The Outrage of the missing data of women with disabilities in Kenya “where are you my sisters?” Author Mugambi Paul.

The upcoming international women day’s gives scholars, practitioners and other public policy stakeholders to ask ourselves the pertinent question.
Has Kenya done well in advancing the rights of women and girls with disabilities?
Has Kenya broken the barriers of inclusion of women with disabilities?
Has the disability space been accommodative of women with disabilities?

As a public scholar I join in the reflection of the Kenyan disability public space.
Absolutely not, this is one of the debates which the stakeholders in the disability sector need to engage.
Are women with disabilities actively engaged?
I live that to other analysts. As a matter of principle, I say representation matters.
On the other hand, I thank the president of Kenya having appointed Madam MUkhobe at the highest decision-making organ in the country since 2013.
Where is the Data and statistics of the disabled?
Numbers don’t lie.
Globally disabled persons are at 15 %.
3.8 of the are persons with moderate to severe impairment.
5.1 % of the children with disabilities are below the age of 14.
0.7 % have severe functional impairment.
19 % are women with disabilities world report 2011.
To put matters into perspective, In the latest 2020 national council of population report has no data of women or girls with disabilities.
Does this mean that women and girls with disabilities do not get pregnant?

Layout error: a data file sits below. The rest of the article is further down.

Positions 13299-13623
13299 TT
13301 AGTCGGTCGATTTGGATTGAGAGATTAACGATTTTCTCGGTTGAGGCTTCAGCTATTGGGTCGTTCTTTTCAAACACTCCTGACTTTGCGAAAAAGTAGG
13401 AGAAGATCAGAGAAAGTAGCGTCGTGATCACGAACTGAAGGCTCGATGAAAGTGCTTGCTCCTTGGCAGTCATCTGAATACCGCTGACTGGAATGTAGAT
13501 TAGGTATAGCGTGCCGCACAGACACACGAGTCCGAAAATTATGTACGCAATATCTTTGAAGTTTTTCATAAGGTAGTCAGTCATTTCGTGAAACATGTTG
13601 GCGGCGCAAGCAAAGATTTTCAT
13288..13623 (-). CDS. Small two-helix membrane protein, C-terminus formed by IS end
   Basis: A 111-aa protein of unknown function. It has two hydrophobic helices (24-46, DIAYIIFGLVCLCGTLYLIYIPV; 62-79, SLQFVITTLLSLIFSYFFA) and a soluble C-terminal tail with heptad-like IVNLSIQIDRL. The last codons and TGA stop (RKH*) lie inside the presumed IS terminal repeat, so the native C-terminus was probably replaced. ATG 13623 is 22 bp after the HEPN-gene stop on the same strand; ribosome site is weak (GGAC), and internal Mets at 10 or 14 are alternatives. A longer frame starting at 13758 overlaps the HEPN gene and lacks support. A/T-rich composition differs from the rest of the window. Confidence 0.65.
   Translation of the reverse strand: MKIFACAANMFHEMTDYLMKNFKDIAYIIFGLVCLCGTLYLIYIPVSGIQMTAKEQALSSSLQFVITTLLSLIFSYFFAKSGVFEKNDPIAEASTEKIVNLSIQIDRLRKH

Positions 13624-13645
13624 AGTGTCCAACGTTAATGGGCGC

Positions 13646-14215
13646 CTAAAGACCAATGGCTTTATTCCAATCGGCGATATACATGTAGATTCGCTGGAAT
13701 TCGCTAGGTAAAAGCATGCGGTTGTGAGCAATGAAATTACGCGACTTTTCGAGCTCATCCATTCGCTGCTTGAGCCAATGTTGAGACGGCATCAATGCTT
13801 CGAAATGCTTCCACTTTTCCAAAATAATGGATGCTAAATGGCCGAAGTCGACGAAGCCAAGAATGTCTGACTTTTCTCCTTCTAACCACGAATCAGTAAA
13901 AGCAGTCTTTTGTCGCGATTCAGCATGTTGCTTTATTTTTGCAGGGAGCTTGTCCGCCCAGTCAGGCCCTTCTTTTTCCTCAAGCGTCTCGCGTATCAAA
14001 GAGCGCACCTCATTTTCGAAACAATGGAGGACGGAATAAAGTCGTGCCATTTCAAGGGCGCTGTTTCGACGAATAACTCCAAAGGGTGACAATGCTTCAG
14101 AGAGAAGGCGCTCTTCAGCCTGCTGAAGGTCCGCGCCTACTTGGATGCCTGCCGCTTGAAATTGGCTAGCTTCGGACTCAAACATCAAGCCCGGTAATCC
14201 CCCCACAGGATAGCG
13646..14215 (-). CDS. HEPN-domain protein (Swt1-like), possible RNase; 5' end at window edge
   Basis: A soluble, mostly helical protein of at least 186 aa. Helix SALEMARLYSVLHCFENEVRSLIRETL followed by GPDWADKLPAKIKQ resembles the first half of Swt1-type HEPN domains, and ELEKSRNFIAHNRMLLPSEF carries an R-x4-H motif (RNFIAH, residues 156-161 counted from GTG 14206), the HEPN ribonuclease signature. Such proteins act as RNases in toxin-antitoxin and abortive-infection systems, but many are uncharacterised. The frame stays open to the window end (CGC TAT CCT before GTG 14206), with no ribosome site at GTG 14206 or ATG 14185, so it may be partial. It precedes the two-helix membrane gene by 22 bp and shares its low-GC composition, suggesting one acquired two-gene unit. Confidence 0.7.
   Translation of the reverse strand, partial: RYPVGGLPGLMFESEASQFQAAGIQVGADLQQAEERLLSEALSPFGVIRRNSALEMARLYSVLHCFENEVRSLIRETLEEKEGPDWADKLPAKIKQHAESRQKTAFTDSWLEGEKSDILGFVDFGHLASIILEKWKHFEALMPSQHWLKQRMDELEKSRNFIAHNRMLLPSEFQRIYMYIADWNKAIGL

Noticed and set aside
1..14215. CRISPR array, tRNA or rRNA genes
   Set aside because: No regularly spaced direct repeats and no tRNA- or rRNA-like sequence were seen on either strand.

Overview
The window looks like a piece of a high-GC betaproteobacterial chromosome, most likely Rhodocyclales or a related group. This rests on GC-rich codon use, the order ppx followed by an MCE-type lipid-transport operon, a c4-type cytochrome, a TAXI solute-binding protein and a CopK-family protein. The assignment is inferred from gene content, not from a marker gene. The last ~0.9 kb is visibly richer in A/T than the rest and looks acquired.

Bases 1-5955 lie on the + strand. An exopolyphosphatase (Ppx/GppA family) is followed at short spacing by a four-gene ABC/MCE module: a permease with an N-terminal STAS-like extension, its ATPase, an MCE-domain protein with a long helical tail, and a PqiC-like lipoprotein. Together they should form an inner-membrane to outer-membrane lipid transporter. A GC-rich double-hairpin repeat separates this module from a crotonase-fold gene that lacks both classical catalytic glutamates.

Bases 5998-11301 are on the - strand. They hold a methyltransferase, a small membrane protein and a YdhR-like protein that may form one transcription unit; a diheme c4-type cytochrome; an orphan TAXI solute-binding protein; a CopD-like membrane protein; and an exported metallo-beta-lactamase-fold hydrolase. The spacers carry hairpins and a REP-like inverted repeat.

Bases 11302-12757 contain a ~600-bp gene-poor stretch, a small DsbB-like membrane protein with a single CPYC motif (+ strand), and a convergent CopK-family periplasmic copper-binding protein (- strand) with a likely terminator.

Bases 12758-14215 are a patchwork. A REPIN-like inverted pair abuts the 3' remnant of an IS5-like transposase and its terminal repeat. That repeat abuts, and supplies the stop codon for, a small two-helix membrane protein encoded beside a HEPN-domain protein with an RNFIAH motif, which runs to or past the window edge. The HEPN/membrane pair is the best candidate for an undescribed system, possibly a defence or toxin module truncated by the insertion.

Are women and girls with disabilities not sexually active?
Different media channels on a weekly basis in Kenya have been reporting of how women and girls with disabilities have been experiencing gender-based violence in the hands of family members or even under the institutions mint to support them.
I believe This is another big blow to disabled persons in Kenya after the release of Kenya bureau of statistics 2019 census report. Which in essence reduced the data of disabled Kenyans.

Will disability sector continue with the same old ways of addressing this challenge?
Will the disability sector move out of board rooms and actualize the dreams of girls and women with disabilities?
Does the national council of population have a disability mainstreaming committee?
The lack of disability desegregated data will obviously affect planning and service delivery for girls, boys, men and women with disabilities.
In other words, the national council of population affirms that women and girls with disabilities have never experienced gender-based violence nor gotten pregnant.
Let me remind the disability stakeholders women with disabilities are more likely to experience sexual violence than women without disabilities.
This is also coupled with disabled Kenyans who face barriers to accessing services in both public and private sectors.
Most disability policy stakeholders know the barriers that disabled Kenyans face but have refused to actualize them.
Disabled Kenyans persons have been left chanting in the social media as a tool of advocacy.
Am not surprised to note in March 4th, 2020 a person with physical impairment was begging for a wheelchair on in one of the social media platforms.
Which system works for disabled Kenyans?
Will the Big four agenda be realized for disabled persons?
When will Kenya declare begging an economic enterprise for disabled persons since the constitution provisions aren’t working for disabled Kenyans?
several studies show Women and girls living with disabilities often face additional marginalization in their experiences of abuse as well as specific barriers to accessing services, due to: